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    In defense of Wreckless, I think it is a pretty good game, just too short. The graphics and gameplay are quite well done. They just should have spent more time making more levels and features like free roam and multiplayer.
    Now Burnout, that sucks. [​IMG]
     
  8. Dave F

    Dave F Cinematographer

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    Jason, I think you got your games reversed.
    [​IMG]
    -Dave
     
  9. Jason Harbaugh

    Jason Harbaugh Cinematographer

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    Dave, That may be but to each their own. [​IMG]
     
  10. Rob Varto

    Rob Varto Supporting Actor

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    It's the same thing with movies. You can watch a trailer and just know that the movie sucks. It may be due to a lull in the current movie market (or gaming market) but people will see it just because there is nothing else to do at the moment.
    Plus, people are sheep. Gaming magazines and commercials hype games to the point where they almost cannot fail. Take Stuntman for instance. I almost purchased that POS simply based on all the hype. Thankfully I opted out and bought Eternal Darkness (which I also thought sucked, but got it because of the hype).
     
  11. George See

    George See Second Unit

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    Good question....there was A recent article in one of the recent issues of EGM that asked this very question it was A really great read I can't remember what exact issue it was but it was pretty recent. The article was actually written by A game developer that worked on what turned out to be A lousy game. To answer one of your questions specifically they can't just abandon A game due to $$$ they'd make more money releasing the terrible product then they would save by abandoning half way thru. A lot of game purchases are done by mothers in walmart who don't know any better.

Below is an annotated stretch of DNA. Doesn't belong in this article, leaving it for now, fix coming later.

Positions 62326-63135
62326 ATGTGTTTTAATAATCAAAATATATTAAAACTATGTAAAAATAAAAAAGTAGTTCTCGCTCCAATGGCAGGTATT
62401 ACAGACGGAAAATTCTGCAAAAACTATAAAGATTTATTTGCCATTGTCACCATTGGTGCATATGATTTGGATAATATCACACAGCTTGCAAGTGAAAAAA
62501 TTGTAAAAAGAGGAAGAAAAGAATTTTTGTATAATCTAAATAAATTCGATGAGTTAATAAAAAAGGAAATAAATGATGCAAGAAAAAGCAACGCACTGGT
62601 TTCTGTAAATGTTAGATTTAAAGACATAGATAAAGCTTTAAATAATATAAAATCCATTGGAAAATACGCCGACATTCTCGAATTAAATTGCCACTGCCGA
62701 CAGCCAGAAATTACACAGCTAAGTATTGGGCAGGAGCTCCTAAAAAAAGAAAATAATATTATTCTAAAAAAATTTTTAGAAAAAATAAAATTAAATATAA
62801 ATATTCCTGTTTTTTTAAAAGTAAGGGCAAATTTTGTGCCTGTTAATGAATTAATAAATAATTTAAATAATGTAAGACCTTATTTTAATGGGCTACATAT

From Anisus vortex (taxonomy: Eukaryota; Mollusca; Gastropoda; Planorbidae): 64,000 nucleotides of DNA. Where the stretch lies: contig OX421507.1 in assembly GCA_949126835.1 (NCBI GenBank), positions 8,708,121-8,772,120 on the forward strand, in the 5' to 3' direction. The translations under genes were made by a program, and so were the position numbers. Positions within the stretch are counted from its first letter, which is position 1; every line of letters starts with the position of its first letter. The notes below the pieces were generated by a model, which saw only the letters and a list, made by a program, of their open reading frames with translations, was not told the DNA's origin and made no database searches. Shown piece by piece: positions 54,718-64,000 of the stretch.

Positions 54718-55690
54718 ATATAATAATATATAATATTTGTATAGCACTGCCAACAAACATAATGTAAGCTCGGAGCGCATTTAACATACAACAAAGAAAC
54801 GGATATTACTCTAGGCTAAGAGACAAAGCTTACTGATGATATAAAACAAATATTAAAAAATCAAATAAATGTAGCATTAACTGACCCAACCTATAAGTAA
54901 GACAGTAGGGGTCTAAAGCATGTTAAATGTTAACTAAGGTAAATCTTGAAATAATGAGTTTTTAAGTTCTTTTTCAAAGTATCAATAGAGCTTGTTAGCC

12. Adam Tyner

    Adam Tyner Screenwriter

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  13. Morgan Jolley

    Morgan Jolley Lead Actor

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    The EGM article said the game was for N64, based on a movie license, and had nothing to do with the movie(s), so Blues Brothers 2000 seems EXTREMELY likely to be the game in question.

    I think that even if the developer knows a game sucks, they'll try to fix it up, but that causes problems because of last minute changes, people doing whatever they want, and overall incomplete games.
     
  14. Trevor Harveaux

    Trevor Harveaux Stunt Coordinator

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    I have to say... I liked Wreakless. No really. I think it is a FUN game. Great for when you just want to play for a hour or so. In fact i was just thinking today about how I wanted to play it tonight when I get home.
     
  15. Ricky Hustle

    Ricky Hustle Supporting Actor

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  16. Steve Bjorg

    Steve Bjorg Stunt Coordinator

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    The worst part is that most developers don't have a choice but to finish a bad title. But once the hopes for fame and glory have faded, it's really hard to keep a good morale. And when the morale in the gutter, forget about quality work. It basically becomes let's finish this title and move on. Hence, what might have been a mediocre game becomes a bad game.
    From experience, there is nothing worse then to work on a dead product. But then again, something has to pay the bills. Sad, sad, ... [​IMG]